NAR President Gary Thomas, broker-owner of Evergreen Realty in Villa Park, Calif., said market conditions today are vastly different than during the housing boom. "The boom period was marked by easy credit and overbuilding, but today we have tight mortgage credit and widespread shortages of homes for sale," he said.
"The issue now is pent-up demand and strong growth in the number of households, with buyer traffic 29 percent above a year ago, coinciding with several years of inadequate housing construction. These conditions are contributing to sustainable price growth," Thomas said.
The median time on market for all homes was 41 days in May, down from 46 days in April, and is 43 percent faster than the 72 days on market in May 2012. Short sales were on the market for a median of 79 days, while foreclosures typically sold in 43 days and non-distressed homes took 39 days.
Forty-five percent of all homes sold in May were on the market for less than a month. The median time on the market is the shortest since monthly tracking began in May 2011; on an annual basis, a separate NAR survey of home buyers and sellers shows the shortest selling time was 4 weeks in both 2004 and 2005.
First-time buyers accounted for 28 percent of purchases in May, compared with 29 percent in April and 34 percent in May 2012.
All-cash sales were at 33 percent of transactions in May, up from 32 percent in April and 28 percent in May 2012. Individual investors, who account for many cash sales, purchased 18 percent of homes in May; they were 19 percent in April and 17 percent in May 2012.
Single-family home sales rose 5.0 percent to a seasonally adjusted annual rate of 4.60 million in May from 4.38 million in April, and are 12.7 percent higher than the 4.08 million-unit pace in May 2012. The median existing single-family home price was $208,700 in May, up 15.8 percent above a year ago, the strongest increase since October 2005 when it jumped 16.9 percent from a year earlier.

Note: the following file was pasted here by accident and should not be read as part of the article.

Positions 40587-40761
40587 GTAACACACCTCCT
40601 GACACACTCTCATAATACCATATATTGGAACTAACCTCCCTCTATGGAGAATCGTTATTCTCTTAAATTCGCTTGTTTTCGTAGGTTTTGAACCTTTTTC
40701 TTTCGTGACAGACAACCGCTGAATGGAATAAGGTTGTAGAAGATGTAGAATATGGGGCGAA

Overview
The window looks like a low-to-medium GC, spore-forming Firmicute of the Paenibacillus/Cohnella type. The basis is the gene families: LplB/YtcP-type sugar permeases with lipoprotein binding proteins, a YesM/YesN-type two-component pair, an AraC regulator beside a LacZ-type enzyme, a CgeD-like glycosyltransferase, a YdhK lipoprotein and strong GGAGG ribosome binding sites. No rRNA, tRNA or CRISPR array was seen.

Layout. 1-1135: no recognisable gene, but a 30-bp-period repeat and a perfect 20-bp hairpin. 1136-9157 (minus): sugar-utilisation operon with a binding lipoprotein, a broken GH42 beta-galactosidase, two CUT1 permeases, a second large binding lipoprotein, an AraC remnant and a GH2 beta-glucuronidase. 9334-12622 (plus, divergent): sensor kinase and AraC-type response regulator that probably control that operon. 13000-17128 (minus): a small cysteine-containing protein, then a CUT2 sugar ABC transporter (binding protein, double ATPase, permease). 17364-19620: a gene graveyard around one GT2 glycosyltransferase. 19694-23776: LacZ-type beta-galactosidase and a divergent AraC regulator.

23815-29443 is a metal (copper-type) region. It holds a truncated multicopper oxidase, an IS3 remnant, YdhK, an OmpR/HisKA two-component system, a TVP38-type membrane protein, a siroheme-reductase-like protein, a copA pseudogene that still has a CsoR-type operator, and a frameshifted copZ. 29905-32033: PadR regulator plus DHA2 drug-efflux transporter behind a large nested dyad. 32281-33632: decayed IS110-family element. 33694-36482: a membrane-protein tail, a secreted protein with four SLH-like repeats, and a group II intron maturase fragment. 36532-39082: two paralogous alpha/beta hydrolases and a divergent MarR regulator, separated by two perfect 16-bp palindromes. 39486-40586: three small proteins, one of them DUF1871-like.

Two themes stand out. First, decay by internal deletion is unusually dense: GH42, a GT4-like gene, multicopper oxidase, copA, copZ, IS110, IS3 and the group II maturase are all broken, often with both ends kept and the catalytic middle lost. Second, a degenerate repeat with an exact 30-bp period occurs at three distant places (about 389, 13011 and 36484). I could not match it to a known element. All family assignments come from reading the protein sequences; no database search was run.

Existing condominium and co-op sales slipped 1.7 percent to an annualized rate of 580,000 units in May from 590,000 in April, but are 13.7 percent above the 510,000-unit level a year ago. The median existing condo price was $202,100 in May, which is 11.8 percent above May 2012.
Regionally, existing-home sales in the Northeast rose 1.6 percent to an annual rate of 650,000 in May and are 8.3 percent above May 2012. The median price in the Northeast was $269,600, up 12.3 percent from a year ago.
Existing-home sales in the Midwest jumped 8.0 percent in May to a pace of 1.21 million, and are 16.3 percent higher than a year ago. The median price in the Midwest was $159,800, up 8.2 percent from May 2012.
In the South, existing-home sales rose 4.0 percent to an annual level of 2.09 million in May and are 16.1 percent above May 2012. The median price in the South was $183,300, which is 15.0 percent above a year ago.
Existing-home sales in the West increased 2.5 percent to a pace of 1.23 million in May and are 7.0 percent above a year ago. With the tightest regional supply, the median price in the West was $276,400, up 19.9 percent from May 2012.
The National Association of Realtors®, "The Voice for Real Estate," is America's largest trade association, representing 1 million members involved in all aspects of the residential and commercial real estate industries. For additional commentary and consumer information, visit www.houselogic.com and http://retradio.com.
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